A new article in the Journal of the History of Biology might be of interest to readers here:
Neptunism and Transformism: Robert Jameson and other Evolutionary Theorists in Early Nineteenth-Century Scotland
Abstract This paper sheds new light on the prevalence of evolutionary ideas in Scotland in the early nineteenth century and establish what connections existed between the espousal of evolutionary theories and adherence to the directional history of the earth proposed by Abraham Gottlob Werner and his Scottish disciples. A possible connection between Wernerian geology and theories of the transmutation of species in Edinburgh in the period when Charles Darwin was a medical student in the city was suggested in an important 1991 paper by James Secord. This study aims to deepen our knowledge of this important episode in the history of evolutionary ideas and explore the relationship between these geological and evolutionary discourses. To do this it focuses on the circle of natural historians around Robert Jameson, Wernerian geologist and professor of natural history at the University of Edinburgh from 1804 to 1854. From the evidence gathered here there emerges a clear confirmation that the Wernerian model of geohistory facilitated the acceptance of evolutionary explanations of the history of life in early nineteenth-century Scotland. As Edinburgh was at this time the most important center of medical education in the English-speaking world, this almost certainly influenced the reception and development of evolutionary ideas in the decades that followed.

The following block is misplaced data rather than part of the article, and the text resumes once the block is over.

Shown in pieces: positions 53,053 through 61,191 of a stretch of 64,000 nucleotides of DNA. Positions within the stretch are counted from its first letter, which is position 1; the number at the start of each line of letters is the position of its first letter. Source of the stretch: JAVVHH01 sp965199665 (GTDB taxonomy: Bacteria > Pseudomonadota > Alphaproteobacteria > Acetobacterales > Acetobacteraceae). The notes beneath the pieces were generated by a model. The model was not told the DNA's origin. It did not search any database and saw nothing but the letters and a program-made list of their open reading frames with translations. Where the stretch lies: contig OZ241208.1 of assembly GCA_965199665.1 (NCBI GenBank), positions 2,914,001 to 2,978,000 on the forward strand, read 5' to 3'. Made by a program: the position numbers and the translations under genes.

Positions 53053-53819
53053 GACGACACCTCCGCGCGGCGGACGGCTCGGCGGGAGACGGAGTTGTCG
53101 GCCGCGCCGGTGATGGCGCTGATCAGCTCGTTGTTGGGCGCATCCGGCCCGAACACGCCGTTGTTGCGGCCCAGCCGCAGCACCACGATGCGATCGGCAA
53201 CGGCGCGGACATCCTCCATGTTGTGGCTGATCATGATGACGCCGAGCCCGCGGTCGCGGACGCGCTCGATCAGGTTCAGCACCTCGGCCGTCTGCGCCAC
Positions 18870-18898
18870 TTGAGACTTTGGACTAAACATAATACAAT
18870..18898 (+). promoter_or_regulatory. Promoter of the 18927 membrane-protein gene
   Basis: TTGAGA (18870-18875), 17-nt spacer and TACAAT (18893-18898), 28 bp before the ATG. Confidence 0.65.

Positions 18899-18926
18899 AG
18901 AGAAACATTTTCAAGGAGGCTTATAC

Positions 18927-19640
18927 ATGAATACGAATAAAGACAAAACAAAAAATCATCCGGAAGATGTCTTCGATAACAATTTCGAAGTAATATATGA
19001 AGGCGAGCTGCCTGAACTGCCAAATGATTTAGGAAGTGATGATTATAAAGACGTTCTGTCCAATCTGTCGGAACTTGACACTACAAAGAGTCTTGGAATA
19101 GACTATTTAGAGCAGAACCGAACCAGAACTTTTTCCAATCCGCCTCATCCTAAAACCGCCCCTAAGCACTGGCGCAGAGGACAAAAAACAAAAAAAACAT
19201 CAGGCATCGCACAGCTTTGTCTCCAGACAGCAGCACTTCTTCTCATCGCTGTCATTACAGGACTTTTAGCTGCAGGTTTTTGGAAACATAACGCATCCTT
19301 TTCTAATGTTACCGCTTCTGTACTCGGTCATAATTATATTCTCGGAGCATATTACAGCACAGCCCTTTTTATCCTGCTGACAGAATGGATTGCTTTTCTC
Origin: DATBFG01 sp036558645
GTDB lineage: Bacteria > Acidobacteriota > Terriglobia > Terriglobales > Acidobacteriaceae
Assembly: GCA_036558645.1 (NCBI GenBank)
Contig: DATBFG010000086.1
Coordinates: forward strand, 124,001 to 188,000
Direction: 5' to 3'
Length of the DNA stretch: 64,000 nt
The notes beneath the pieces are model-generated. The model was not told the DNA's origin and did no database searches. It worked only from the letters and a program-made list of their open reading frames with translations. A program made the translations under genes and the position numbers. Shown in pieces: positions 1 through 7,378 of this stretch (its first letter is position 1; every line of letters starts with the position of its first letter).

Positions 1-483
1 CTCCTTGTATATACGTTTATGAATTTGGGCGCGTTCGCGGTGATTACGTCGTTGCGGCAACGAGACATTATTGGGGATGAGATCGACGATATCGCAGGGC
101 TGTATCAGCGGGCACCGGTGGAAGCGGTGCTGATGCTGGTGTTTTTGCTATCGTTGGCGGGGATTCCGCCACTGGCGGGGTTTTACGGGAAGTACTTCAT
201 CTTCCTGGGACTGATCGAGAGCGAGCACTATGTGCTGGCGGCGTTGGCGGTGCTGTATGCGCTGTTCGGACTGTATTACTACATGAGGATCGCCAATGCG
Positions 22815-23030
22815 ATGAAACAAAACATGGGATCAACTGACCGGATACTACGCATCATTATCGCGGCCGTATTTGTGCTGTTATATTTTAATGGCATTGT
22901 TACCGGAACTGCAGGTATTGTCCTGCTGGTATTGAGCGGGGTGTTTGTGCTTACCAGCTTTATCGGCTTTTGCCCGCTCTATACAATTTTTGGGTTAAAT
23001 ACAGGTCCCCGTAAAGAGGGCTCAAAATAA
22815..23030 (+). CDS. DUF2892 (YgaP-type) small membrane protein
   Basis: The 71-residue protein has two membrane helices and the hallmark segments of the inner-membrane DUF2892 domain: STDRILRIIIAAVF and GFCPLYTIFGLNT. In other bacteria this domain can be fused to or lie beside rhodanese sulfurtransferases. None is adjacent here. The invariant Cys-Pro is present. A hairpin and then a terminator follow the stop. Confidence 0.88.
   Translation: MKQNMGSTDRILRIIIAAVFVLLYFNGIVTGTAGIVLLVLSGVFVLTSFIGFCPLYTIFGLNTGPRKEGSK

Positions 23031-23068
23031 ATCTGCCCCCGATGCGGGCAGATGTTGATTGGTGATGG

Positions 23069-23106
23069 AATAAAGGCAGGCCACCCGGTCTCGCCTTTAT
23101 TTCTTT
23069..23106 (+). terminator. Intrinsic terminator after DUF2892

Darwin discusses Jameson in his Autobiography (free on line), and is scathing.
Pingback: Whewell’s Gazette: Year 2, Vol: #16 | Whewell's Ghost
Paul, I was just reading about this in Darwin’s Sciences by Duncan M. Porter and Peter W. Graham (2015): They state that Darwin may have been negative to Jameson in his recollections because Jameson would not be a mentor to Darwin. While he referred to Jameson as “that old brown, dry stick Jameson” in a letter to J.D. Hooker in 1854 (following Jameson’s death), Porter and Graham note that “to CD, Jameson’s lectures were” likely “dull in presentation, but not in content.”